More than two years after his campaign-trail promise to cancel $10,000 in student loan debt per borrower, President Joe Biden is making good on his pledge to provide relief.
In November 2020, weeks before he entered the White House, the president called on Congress to “immediately” provide some relief for millions of borrowers saddled by growing debt.
“[Student debt is] holding people up,” he said at the time. “They’re in real trouble. They’re having to make choices between paying their student loan and paying the rent.”
On 24 August, less than a week before a Covid-19 pandemic-era moratorium on monthly payments and interest is set to expire, the administration extended the pause until 31 December, granting a lifeline to millions of borrowers who would otherwise be forced to resume payments on 1 September, prolonging a growing crisis after more than two years of relief.
The administration announced a move to cancel $10,000 in federal loan debt for borrowers with an annual income of up to $125,0000. Pell Grant recipients are eligible for up to $20,000 in relief. Debt relief advocates have urged the president to cancel it all, with the stroke of a pen.
Since March 2020, with congressional passage of the CARES Act, most federal student loan borrowers have been able to pause their monthly payments with interest rates set at zero per cent. That pause has been extended seven times, including four times by President Biden, most recently in April.
More than 40 million Americans hold roughly $1.9 trillion in student loan debt, most of which is wrapped up in federally backed loans. The average balance is $37,667, according to the Education Data Initiative.
Canceling $10,000 in debt for people who took out federal student loans would settle the balances for roughly one third of borrowers, and halve the balances of another 21 per cent, according to the US Department of Education.
But advocates have argued that means-testing a broad-based loan forgiveness plan by setting an income cap or other requirement would leave millions of borrowers on the hook for tens of thousands of dollars in debt.
“We’re not fighting for anything less,” Student Debt Crisis Center outreach director Sabrina Calazans told The Independent. “If he promised that, that’s why we have to hold him accountable.”
A growing crisis
The amount of debt taken out to support student loans for higher education costs has ballooned within the last decade while tuition spiked, private university enrollment grew and governments stripped investments in higher education budgets, putting the burden of costs on students and their families.
Meanwhile, federal policy changes effectively eliminated limits on borrowing, and predatory lending schemes and sky-high interest rates have trapped generations of borrowers into a lifetime of debt.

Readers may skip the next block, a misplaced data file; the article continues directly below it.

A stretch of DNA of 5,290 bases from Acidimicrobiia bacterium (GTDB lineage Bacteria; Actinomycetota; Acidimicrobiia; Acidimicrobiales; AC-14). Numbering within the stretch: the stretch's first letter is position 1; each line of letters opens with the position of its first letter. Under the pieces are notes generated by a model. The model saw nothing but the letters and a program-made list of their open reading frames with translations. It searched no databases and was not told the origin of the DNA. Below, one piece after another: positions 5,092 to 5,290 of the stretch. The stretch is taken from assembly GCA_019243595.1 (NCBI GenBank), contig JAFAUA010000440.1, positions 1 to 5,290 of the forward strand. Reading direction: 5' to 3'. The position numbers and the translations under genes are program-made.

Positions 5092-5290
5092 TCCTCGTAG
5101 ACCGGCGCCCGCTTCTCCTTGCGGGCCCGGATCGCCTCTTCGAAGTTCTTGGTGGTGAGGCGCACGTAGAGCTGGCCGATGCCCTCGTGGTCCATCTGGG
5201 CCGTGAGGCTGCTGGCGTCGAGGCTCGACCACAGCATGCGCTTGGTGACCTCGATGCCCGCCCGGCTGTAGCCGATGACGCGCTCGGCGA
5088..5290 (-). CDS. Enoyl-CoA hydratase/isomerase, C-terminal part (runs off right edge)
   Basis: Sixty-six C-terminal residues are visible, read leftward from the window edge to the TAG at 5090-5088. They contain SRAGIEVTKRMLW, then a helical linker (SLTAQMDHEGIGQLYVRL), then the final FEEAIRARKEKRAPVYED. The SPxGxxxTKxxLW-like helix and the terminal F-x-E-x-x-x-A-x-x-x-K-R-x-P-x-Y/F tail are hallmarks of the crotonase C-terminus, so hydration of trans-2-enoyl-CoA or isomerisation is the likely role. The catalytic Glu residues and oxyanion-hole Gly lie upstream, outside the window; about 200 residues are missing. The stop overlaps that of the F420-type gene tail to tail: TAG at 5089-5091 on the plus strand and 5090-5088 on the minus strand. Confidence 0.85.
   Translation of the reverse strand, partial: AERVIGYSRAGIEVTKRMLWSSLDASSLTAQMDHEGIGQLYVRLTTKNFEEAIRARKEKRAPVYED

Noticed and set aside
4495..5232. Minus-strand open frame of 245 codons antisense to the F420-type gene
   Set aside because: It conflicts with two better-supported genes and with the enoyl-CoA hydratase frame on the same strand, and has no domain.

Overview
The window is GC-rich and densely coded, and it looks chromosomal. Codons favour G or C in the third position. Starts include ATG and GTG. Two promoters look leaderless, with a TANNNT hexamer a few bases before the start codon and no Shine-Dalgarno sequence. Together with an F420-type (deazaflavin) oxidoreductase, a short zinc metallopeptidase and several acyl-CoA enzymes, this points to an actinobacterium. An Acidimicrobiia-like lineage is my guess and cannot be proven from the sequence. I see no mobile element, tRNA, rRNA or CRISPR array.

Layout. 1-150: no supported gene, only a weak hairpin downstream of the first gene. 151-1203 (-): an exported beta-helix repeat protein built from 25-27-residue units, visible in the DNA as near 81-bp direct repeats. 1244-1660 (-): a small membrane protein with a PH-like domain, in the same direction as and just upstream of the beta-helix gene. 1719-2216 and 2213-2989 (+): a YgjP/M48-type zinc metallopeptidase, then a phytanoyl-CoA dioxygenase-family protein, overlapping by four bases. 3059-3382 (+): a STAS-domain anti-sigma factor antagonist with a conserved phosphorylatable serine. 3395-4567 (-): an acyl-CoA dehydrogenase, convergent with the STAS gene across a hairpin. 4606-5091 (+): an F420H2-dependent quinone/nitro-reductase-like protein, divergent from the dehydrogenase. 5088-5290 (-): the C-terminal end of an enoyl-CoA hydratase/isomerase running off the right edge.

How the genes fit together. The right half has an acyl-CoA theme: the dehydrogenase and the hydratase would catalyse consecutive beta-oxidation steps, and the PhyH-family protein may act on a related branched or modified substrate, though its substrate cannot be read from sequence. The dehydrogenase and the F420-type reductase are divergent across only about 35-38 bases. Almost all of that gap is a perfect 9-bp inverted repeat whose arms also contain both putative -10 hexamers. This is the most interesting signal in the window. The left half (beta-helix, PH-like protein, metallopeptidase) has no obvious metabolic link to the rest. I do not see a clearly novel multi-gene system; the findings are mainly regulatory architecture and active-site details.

Student loan debt relief advocates hold a demonstration outside the White House in July 2022.
(Getty Images for MoveOn)
Borrowers who spoke with The Independent over the last two years of the pandemic-era repayment pause have said their debt balance and interest rates have effectively held their financial lives hostage, all in the name of pursuing a degree, some of which were earned more than a decade ago, with the promise of better employment opportunities and wages to pay it off.
But most loan debt issued today will never be paid off. Borrowers are increasingly not making any progress toward paying off their loans, with interest adding to balances that exceed the original loan, while the pandemic pause has been a lifeline for millions of borrowers.
Over the weekend, Education Secretary Miguel Cardona told NBC’s Meet The Press that a decision from the administration on student debt was due within the week.
“What I hear from people each day is that they’re extremely concerned, they’re anxious, they’re stressed, they’re worried,” Ms Calazans told The Independent. “[The expiration of the moratorium] is less than one paycheck away. For people who are paid bi-weekly, they don’t have another paycheck coming in before those payments resume. … Are they going to be able to afford child care? Can they pay their rents? Can they afford medication?”
A statement to The Independent from a spokesperson for Education Department said the agency “will continue to assess the impacts of the Covid-19 pandemic and the economy on student loan borrowers” and will “communicate directly with borrowers about the end of the payment pause when a decision is made.”